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Gear Talk => Lenses => Topic started by: Synomis192 on March 28, 2013, 11:07:11 PM

Title: Which Super-Zoom is the best?
Post by: Synomis192 on March 28, 2013, 11:07:11 PM
With the release of the Canon 100D on the horizon. I wanted to know what is the best super-zoom to buy that my girlfriend could use. She likes photography, but she hates the gear that comes along with it. I'm fine with carrying 3 lens (UWA, 50mm, Tele) but she wants to just have one lens that does it all. She does want the best quality from her gear so I wanted to know which super zoom has the best quality. I understand the negatives of a super zoom lens. So I'm asking everyone out there if they have any recommendations.

NO. The Canon 28-300L is not going to be an option :D
Title: Re: Which Super-Zoom is the best?
Post by: robbymack on March 28, 2013, 11:55:29 PM
Tamron 18-279 or canon 18-200, you really can't go wrong if there is not a iq issue. May as well get the one with the longest range...siggy 50-500  ;D
Title: Re: Which Super-Zoom is the best?
Post by: Area256 on March 29, 2013, 12:04:19 AM
What are the range requirements?  Canon doesn't have much in the EF-s super zoom department.  If you want something that's fairly wide on the wide end, like 18mm, you really don't have a lot of options.  The 18-135mm, and the 18-200mm are the only things I'd classify as a super zoom.   The 17-55mm is IMO the best standard zoom for APS-C, and the EF-S 17-85mm is a nice lens as well, but not really super zoom range.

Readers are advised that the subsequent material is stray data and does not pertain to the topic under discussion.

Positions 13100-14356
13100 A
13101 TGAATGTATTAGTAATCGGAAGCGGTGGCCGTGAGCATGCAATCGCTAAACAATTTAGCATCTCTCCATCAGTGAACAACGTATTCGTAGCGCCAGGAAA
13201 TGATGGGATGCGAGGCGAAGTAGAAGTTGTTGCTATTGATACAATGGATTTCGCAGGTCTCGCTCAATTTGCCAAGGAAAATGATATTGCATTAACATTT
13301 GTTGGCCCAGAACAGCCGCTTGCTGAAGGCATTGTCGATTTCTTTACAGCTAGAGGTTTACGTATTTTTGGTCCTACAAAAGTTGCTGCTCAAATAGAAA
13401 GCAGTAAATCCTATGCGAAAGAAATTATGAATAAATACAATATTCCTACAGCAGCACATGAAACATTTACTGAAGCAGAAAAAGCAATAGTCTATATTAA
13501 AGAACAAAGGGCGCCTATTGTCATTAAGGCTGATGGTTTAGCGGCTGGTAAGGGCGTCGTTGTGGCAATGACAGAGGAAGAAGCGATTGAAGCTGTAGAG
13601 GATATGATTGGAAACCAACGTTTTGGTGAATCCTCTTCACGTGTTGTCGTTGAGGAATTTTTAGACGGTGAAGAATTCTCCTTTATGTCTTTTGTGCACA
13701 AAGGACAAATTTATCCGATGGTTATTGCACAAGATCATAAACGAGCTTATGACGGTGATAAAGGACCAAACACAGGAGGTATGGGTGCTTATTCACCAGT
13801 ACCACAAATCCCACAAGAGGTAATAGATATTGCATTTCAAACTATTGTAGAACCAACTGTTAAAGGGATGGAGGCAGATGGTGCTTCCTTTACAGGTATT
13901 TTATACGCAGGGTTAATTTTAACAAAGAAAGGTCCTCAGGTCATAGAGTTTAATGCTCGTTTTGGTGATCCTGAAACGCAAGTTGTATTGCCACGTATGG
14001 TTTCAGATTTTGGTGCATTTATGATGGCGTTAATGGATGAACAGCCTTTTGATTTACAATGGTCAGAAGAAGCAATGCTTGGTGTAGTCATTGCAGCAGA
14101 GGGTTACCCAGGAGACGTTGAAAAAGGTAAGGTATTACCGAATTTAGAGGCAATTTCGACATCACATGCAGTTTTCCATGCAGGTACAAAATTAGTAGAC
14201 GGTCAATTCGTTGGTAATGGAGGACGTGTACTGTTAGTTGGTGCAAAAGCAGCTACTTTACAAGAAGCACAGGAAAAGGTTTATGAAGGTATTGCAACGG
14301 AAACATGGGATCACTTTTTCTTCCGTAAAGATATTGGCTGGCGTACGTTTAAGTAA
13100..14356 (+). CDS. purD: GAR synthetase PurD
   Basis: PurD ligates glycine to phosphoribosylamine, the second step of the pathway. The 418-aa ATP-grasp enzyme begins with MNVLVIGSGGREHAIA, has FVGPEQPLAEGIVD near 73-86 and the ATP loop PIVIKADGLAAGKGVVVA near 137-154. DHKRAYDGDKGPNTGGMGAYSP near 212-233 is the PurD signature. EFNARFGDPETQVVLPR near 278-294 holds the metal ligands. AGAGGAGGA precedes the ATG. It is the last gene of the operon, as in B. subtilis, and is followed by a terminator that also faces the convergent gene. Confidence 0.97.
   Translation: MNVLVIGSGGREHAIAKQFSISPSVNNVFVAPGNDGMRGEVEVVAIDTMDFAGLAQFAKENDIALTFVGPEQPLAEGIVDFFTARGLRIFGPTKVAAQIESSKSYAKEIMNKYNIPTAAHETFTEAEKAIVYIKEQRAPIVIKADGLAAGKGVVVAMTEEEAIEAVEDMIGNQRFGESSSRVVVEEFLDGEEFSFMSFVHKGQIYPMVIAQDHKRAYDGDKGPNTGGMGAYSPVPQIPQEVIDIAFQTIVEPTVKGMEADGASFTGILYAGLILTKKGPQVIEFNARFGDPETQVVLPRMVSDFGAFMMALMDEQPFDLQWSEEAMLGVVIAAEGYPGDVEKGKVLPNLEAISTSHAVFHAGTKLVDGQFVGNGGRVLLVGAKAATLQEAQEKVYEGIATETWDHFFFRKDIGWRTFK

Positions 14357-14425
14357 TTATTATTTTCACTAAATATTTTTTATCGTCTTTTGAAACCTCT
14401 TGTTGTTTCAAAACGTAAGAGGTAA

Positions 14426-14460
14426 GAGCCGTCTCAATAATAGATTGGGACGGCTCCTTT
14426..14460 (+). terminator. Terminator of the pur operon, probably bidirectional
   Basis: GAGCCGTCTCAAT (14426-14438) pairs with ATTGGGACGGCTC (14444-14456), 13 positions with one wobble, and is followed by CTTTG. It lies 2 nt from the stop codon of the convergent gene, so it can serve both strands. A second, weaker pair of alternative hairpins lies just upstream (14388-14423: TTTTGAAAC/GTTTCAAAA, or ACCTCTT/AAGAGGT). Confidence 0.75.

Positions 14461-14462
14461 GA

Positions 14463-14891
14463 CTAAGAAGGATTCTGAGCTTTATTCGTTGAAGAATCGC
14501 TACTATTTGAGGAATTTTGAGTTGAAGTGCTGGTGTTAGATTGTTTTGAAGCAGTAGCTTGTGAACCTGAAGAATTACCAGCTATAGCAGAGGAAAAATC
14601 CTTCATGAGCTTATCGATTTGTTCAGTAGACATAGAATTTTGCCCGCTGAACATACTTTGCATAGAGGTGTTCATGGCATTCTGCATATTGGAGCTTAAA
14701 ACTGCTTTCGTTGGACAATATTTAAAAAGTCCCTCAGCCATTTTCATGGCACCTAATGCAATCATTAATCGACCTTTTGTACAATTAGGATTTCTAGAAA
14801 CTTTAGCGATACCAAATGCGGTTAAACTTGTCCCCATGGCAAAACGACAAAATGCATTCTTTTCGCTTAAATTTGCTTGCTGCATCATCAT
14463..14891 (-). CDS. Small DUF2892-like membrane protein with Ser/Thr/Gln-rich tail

Title: Re: Which Super-Zoom is the best?
Post by: bycostello on March 29, 2013, 12:23:05 AM
may be a zoom and a 2x teleconverter?
Title: Re: Which Super-Zoom is the best?
Post by: expatinasia on March 29, 2013, 02:14:26 AM
I think you need to be a little more specific and mention your budget, what she shoots etc.

The best zoom is probably the 70-200 f/2.8 Mark ii. Great lens, but light it is not.

The 70-300L f/4.5-5.6 is probably the best compromise, an excellent lens and not overly heavy.

Title: Re: Which Super-Zoom is the best?
Post by: roedi on March 29, 2013, 05:07:41 AM
I'd also recommend the 70-300L f/4.5-5.6. It is an excellent lens (especially with a crop-sensor), not too heavy, not too bulky and not too pricey either (given it's an L-lens). I bought this one some months ago and I'm very pleased with the results. Please keep in mind that this lens will not work with Canon TCs (but it is reported to work with the Kenko 1.4 TC).

Given the small size of the camera in question, maybe I'd also give the 70-300 f/4.5-5.6 (non-L) a shot. It is reported to be a pretty decent lens and it is lighter and about half the price of the L-version. Using the 70-300L f/4.5-5.6 with my Rebel feels more like having the camera attached to the lens that the other way around ;)

Since you are willing to accept the usual drawbacks of a superzoom at least to some degree, a valid compromise could be to buy the non-L 70-300 alongside and spend the saved money on a 18-1xx zoom of decent quality. This way she'd be changing lenses very seldomly without having to sacrifice too much image quality.